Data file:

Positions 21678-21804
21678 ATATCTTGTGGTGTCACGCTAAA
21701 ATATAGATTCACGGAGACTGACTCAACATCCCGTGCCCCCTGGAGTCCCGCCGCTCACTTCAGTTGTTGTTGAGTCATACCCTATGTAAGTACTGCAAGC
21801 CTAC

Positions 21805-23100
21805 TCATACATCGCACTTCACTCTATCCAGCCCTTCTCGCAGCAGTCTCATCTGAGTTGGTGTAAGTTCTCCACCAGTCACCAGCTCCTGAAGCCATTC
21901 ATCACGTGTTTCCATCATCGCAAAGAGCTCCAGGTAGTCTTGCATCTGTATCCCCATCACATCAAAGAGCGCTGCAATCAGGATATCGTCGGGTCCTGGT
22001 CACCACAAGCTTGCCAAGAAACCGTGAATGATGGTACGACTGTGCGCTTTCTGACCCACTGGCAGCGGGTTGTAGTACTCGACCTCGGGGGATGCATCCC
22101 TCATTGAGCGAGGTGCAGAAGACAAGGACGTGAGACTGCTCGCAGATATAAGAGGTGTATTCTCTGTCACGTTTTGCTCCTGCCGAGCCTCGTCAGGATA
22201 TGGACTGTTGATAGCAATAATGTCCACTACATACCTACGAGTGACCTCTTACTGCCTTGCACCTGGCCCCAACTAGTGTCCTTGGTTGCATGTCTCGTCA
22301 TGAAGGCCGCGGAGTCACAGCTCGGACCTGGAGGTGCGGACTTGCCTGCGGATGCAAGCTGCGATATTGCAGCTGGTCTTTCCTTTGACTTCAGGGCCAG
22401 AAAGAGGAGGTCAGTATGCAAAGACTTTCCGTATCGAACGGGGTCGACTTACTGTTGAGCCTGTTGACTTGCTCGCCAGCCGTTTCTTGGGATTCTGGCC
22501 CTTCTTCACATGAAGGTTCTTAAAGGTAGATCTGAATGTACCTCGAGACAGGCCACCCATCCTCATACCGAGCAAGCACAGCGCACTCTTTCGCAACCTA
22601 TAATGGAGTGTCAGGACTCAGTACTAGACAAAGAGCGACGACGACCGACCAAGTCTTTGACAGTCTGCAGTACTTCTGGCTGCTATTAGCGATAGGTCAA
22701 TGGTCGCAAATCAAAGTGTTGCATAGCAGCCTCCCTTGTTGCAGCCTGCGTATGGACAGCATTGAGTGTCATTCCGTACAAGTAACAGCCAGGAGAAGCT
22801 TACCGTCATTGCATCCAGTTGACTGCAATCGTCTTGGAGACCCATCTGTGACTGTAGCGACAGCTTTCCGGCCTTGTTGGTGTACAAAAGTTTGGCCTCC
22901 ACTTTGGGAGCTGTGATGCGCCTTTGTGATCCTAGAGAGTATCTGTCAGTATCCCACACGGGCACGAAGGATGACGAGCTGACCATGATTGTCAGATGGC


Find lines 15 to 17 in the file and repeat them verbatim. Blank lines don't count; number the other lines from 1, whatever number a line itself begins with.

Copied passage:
22701 TGGTCGCAAATCAAAGTGTTGCATAGCAGCCTCCCTTGTTGCAGCCTGCGTATGGACAGCATTGAGTGTCATTCCGTACAAGTAACAGCCAGGAGAAGCT
22801 TACCGTCATTGCATCCAGTTGACTGCAATCGTCTTGGAGACCCATCTGTGACTGTAGCGACAGCTTTCCGGCCTTGTTGGTGTACAAAAGTTTGGCCTCC
22901 ACTTTGGGAGCTGTGATGCGCCTTTGTGATCCTAGAGAGTATCTGTCAGTATCCCACACGGGCACGAAGGATGACGAGCTGACCATGATTGTCAGATGGC